Note: This is a project under development. The articles on this wiki are just being initiated and broadly incomplete. You can Help creating new pages.

Galanthus nivalis - Sarpagandha

From Ayurwiki
Jump to: navigation, search
Galanthus nivalis

Galanthus is a small genus of about 20 species of bulbous perennial herbaceous plants in the family Amaryllidaceae. The plants have two linear leaves and a single small white drooping bell shaped flower with six petal-like (petaloid) tepals in two circles.

Uses

high blood sugar, lowering blood pressure, insomnia, hysteria, cataract, plague, fever, Schizophrenia, cholera

Parts Used

Roots, Leaves.

Chemical Composition

ajmaline, ajmalinine and ajmalicine, Serpentine group—serpentine and serpentinine[1]

Common names

Language Common name
Kannada Sutranavi, Patalagondhi
Hindi Sarpagandha
Malayalam Suvapavalforiyan
Tamil Chivan amelpodi
Telugu Paataala goni
Marathi NA
Gujarathi NA
Punjabi NA
Kashmiri NA
Sanskrit Sarpagandha
English Indian Snake Wood


Properties

Reference: Dravya - Substance, Rasa - Taste, Guna - Qualities, Veerya - Potency, Vipaka - Post-digesion effect, Karma - Pharmacological activity, Prabhava - Therepeutics.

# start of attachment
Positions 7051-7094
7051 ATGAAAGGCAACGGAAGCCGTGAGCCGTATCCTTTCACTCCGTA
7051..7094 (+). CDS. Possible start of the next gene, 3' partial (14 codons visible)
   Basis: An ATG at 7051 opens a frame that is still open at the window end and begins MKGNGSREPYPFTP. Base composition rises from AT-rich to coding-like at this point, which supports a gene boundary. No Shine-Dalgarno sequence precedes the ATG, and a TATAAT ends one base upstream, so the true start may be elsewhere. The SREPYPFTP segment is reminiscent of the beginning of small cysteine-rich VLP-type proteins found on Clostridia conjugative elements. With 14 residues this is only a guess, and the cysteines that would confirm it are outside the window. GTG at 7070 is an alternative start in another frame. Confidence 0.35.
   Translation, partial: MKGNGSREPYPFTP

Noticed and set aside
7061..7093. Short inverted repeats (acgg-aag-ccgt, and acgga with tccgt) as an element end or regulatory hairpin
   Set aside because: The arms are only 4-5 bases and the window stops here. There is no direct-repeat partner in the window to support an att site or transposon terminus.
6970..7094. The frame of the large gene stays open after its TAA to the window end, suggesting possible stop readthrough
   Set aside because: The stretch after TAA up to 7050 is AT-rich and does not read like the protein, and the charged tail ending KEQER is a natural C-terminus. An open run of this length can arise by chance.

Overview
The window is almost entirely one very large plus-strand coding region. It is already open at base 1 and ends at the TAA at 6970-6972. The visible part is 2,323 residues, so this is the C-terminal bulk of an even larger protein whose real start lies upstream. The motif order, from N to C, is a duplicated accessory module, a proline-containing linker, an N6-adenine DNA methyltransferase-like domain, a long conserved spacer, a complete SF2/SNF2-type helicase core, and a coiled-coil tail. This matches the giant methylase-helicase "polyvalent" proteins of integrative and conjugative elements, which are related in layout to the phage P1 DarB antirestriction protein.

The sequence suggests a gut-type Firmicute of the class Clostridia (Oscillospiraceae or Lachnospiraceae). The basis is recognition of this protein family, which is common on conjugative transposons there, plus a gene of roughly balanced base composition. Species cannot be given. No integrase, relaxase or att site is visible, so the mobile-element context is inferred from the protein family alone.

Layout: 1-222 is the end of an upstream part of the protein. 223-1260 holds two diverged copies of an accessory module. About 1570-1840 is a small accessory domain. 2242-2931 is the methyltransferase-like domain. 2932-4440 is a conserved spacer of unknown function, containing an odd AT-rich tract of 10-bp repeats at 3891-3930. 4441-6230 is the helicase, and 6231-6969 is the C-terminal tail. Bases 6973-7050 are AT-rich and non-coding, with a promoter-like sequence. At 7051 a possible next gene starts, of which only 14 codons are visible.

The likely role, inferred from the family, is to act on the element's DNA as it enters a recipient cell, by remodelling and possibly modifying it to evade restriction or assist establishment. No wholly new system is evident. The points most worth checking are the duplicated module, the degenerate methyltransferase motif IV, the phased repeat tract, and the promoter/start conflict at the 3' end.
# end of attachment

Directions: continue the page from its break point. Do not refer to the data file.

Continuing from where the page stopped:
Dravya

Rasa

Tikta (Bitter)

Guna

Ruksha (Dry)

Veerya

Ushna (Hot)

Vipaka

Ushna (Hot)

Karma

Vata, Kapha

Prabhava

Habit

Herb

Identification

Leaf

Kind Shape Feature
Simple Oval Oval leaves present in whorl of 3 with paler green below and dark green above, tip is acuminate and base is slender and tapering

[2]

Flower

Type Size Color and composition Stamen More information
Unisexual 4-8cm long white 5-8 Flowers Irregular corymbose white flowers with violet tinge

Fruit

Type Size Mass Appearance Seeds More information
Oval fleshy 1 cm long on ripening color turns to shiny purple black With hooked hairs single {{{6}}}

Other features

List of Ayurvedic medicine in which the herb is used

Where to get the saplings

Mode of Propagation

Seeds, Cuttings.

How to plant/cultivate

June and July are suitable months for transplanting seedlings and vegetatively propagated plants[3]

Commonly seen growing in areas

trophical, subtrophical

Photo Gallery

References

External Links